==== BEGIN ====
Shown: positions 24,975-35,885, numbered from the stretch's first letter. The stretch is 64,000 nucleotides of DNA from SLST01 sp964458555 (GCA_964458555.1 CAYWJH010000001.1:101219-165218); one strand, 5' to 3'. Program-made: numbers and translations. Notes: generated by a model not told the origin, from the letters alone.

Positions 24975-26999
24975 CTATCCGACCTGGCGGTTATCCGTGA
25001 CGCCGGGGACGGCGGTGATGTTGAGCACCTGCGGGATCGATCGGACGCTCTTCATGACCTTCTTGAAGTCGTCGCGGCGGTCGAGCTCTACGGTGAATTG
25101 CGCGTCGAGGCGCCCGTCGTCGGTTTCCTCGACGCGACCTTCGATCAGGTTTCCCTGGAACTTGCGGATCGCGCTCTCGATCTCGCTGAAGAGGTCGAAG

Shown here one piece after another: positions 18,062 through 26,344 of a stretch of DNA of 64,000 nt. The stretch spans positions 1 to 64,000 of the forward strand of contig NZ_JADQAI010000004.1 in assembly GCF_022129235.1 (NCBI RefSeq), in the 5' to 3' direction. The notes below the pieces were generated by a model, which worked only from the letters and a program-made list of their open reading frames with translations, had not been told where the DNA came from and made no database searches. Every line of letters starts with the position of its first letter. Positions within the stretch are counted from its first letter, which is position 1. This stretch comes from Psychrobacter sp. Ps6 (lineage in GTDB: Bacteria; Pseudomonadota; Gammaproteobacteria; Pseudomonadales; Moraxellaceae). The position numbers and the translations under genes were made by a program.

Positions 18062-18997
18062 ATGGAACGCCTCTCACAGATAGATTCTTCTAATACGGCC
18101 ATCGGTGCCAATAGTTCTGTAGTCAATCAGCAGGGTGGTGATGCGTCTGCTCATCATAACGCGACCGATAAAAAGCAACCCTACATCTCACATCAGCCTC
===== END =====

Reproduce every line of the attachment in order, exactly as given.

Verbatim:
Shown: positions 24,975-35,885, numbered from the stretch's first letter. The stretch is 64,000 nucleotides of DNA from SLST01 sp964458555 (GCA_964458555.1 CAYWJH010000001.1:101219-165218); one strand, 5' to 3'. Program-made: numbers and translations. Notes: generated by a model not told the origin, from the letters alone.

Positions 24975-26999
24975 CTATCCGACCTGGCGGTTATCCGTGA
25001 CGCCGGGGACGGCGGTGATGTTGAGCACCTGCGGGATCGATCGGACGCTCTTCATGACCTTCTTGAAGTCGTCGCGGCGGTCGAGCTCTACGGTGAATTG
25101 CGCGTCGAGGCGCCCGTCGTCGGTTTCCTCGACGCGACCTTCGATCAGGTTTCCCTGGAACTTGCGGATCGCGCTCTCGATCTCGCTGAAGAGGTCGAAG

Shown here one piece after another: positions 18,062 through 26,344 of a stretch of DNA of 64,000 nt. The stretch spans positions 1 to 64,000 of the forward strand of contig NZ_JADQAI010000004.1 in assembly GCF_022129235.1 (NCBI RefSeq), in the 5' to 3' direction. The notes below the pieces were generated by a model, which worked only from the letters and a program-made list of their open reading frames with translations, had not been told where the DNA came from and made no database searches. Every line of letters starts with the position of its first letter. Positions within the stretch are counted from its first letter, which is position 1. This stretch comes from Psychrobacter sp. Ps6 (lineage in GTDB: Bacteria; Pseudomonadota; Gammaproteobacteria; Pseudomonadales; Moraxellaceae). The position numbers and the translations under genes were made by a program.

Positions 18062-18997
18062 ATGGAACGCCTCTCACAGATAGATTCTTCTAATACGGCC
18101 ATCGGTGCCAATAGTTCTGTAGTCAATCAGCAGGGTGGTGATGCGTCTGCTCATCATAACGCGACCGATAAAAAGCAACCCTACATCTCACATCAGCCTC